Abba overtook Creedence Clearwater Revival this year for total weeks on the chart. The latter were on 119 while Abba had moved ahead to 130. The Sweet sat 3rd on 116 and Barbara Ray was the highest placed local act and female 4th on 106. No other act had made it to 100 weeks although Neil Diamond sat agonisingly close on 99 and was in 5th place. Alan Garrity was the highest placed local male on 84 while the Dealians were the highest placed group on 50.

1976 had been the first year where no song spent at least 20 weeks on the charts, but in 1977 we saw 2 songs get to that landmark and they were Kenny Rogers’ ‘Lucille’ which managed 23 and 5000 Volts which just managed 20.

On the local front, Barbara Ray’s duet with Lance James, ‘After The Fire Is Gone’ led the way with 15 followed by the only other duet to chart this year (by any nationality), Sharon Tandy & Graham Clark’s ‘I Believe In You’ and Reg de Beer’s ‘We Salute (Scotland)’ which both managed 11.


18 songs spent time at the top of the charts in 1977, 2 more than we had had in 1976. Joe Dolan and Pussycat were the only artists to manage more than 1 chart topper, with both of them clocking up 2. Dolan managed it with ‘Hush Hush Maria’ (3 weeks) and ‘I Need You’ (2 weeks) while for Pussycat 4 of the 8 weeks that ‘Mississippi’ spent at 1 were in 1977, the other 4 being during 1976. They then had a further 2 weeks with ‘Smile’. Chris Andrews’ 3 number 1’s in 1970 was yet to be matched.

The locals left it to very late in the year to score their only chart topper of 1977 when McCully Workshop’s ‘Buccaneer’ was at 1 for the very last week of the year.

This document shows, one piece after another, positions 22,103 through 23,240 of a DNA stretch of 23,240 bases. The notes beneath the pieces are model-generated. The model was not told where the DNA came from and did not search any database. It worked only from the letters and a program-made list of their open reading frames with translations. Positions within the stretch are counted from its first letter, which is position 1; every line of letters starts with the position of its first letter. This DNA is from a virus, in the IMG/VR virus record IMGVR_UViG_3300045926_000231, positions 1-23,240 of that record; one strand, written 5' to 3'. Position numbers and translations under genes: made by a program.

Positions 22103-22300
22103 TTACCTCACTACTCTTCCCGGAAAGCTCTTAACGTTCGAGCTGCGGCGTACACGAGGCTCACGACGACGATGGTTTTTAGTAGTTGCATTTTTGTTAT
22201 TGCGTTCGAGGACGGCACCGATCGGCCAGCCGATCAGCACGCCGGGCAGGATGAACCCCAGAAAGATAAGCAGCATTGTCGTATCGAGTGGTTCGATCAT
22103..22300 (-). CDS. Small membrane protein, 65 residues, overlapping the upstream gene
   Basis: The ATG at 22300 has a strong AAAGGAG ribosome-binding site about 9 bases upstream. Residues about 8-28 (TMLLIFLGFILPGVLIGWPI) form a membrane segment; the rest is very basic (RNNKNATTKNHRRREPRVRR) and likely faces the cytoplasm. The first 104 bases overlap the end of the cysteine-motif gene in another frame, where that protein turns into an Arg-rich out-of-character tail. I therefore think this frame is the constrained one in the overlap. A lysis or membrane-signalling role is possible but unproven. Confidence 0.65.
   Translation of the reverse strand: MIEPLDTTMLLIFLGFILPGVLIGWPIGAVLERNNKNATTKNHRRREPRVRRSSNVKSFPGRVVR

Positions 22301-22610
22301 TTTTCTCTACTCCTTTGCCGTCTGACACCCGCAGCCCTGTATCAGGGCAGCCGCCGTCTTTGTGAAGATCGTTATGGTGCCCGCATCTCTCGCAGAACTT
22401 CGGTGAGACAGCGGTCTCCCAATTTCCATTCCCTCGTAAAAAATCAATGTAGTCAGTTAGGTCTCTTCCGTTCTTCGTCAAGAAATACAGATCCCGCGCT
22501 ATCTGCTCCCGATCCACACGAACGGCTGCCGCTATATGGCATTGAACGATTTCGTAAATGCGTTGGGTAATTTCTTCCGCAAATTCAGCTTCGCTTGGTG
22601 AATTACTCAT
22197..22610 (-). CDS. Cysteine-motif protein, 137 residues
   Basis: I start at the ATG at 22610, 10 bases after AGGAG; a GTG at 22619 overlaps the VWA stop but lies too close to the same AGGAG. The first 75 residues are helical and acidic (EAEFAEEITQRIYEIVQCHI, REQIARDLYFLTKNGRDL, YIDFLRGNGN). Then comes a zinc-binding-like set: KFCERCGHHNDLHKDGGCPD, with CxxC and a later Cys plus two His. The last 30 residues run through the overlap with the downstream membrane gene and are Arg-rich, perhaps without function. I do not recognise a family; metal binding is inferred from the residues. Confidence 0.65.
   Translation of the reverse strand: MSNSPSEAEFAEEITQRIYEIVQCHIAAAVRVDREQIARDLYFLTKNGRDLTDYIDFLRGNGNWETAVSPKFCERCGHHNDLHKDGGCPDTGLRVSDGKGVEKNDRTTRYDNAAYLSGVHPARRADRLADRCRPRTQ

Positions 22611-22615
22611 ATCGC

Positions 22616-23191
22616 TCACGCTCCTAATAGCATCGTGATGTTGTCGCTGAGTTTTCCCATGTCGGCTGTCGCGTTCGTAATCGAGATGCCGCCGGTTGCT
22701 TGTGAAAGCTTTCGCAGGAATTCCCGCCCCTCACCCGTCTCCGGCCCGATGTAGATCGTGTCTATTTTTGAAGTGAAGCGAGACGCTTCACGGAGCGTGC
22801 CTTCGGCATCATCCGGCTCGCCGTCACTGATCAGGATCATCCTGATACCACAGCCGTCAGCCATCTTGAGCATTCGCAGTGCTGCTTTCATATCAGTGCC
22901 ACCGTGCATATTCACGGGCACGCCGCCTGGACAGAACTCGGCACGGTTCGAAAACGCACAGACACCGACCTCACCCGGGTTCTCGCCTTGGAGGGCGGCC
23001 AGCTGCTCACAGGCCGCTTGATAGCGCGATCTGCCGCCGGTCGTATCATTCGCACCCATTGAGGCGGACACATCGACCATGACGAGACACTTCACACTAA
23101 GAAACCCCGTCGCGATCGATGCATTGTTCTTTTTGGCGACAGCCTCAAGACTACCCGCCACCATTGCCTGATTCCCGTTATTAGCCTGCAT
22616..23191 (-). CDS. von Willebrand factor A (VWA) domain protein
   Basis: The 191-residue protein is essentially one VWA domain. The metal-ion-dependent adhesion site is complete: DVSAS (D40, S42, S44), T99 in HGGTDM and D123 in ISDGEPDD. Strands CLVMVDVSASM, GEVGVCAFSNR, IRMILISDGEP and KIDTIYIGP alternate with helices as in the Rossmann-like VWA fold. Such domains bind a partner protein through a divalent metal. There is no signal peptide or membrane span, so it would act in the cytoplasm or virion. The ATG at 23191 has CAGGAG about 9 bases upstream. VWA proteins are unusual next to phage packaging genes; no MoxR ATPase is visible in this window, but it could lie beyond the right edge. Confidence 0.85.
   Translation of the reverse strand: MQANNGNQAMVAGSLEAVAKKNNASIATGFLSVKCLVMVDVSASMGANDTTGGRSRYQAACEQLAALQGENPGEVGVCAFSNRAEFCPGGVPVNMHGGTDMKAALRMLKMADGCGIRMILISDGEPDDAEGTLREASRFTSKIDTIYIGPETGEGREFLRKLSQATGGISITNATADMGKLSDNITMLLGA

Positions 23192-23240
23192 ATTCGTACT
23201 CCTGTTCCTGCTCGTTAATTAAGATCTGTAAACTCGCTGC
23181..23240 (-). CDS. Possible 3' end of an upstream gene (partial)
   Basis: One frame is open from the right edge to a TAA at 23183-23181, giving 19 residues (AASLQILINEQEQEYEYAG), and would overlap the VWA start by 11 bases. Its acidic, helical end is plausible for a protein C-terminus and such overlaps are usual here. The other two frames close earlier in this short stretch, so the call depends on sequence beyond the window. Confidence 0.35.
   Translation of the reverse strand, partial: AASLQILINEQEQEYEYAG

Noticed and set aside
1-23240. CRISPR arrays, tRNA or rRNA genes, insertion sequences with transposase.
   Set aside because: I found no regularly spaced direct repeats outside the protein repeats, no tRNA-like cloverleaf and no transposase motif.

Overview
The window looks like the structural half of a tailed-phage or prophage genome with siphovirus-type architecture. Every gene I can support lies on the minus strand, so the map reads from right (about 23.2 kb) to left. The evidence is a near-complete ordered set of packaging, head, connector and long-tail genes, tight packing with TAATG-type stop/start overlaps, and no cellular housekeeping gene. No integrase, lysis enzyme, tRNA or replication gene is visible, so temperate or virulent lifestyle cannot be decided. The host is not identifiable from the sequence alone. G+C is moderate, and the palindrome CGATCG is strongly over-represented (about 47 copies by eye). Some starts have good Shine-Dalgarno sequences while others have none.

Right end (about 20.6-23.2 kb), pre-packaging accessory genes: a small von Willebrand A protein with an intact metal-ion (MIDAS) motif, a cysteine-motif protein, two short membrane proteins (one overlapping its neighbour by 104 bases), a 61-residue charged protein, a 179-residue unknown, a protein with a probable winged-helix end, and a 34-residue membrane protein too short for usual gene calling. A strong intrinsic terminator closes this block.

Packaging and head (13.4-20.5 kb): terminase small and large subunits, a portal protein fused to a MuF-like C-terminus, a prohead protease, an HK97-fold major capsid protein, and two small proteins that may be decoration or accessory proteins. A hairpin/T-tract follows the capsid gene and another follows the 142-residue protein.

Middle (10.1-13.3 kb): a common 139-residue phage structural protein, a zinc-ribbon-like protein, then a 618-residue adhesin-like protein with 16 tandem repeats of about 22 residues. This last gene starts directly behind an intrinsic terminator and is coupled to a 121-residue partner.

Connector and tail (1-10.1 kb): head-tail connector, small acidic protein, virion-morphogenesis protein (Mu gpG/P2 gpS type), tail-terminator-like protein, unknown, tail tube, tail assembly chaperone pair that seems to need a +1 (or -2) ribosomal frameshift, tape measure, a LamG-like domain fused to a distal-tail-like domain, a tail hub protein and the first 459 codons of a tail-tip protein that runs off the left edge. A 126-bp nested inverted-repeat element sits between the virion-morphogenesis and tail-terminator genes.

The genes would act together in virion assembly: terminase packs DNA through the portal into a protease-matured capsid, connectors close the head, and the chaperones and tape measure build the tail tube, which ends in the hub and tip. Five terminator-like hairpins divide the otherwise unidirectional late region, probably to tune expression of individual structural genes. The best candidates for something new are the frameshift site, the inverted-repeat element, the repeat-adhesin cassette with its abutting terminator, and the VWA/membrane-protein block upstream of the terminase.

Abba led the way for number of number 1’s, having clocked up 6. ‘Knowing Me, Knowing You’ was their only chart topper in 1977 which moved them on from 5 at the end of 1976. The Hollies were unmoved in second place with 4 chart toppers to their name. Joe Dolan’s 2 in 1977 moved him into tied 3rd on 3 with Creedence Clearwater Revival, Chris Andrews and The Sweet.

Julie Covington’s ‘Don’t Cry For Me Argentina’ was the song to spend the most number of weeks at 1 during 1977, clocking up 7 in total. Kenny Rogers’ ‘Lucille’ and Heart’s ‘Barracuda’ were tied second on 5. Covington also took 1st place for weeks at 1 by an artist with Pussycat second on 6 and Heart, Joe Dolan and Kenny Rogers on 5 in tied third place.


The woman managed to score 16 solo hits this year with a further 2 coming as one half of a duet. This beat 1976’s total of 13 for solo hits, but fell way short of the 6 as part of duets meaning that overall 1976 just pipped 1977 by having a total of 19 compared to the current year’s 18.

Thelma Houston, Bonnie Tyler and Donna Summer led the way with 2 hits each in 1977 and Barbara Ray equalled this, but one of hers was as part of a duet with Lance James. Gloria Gaynor was still the only woman to manage 3 in a year when she did this in 1975.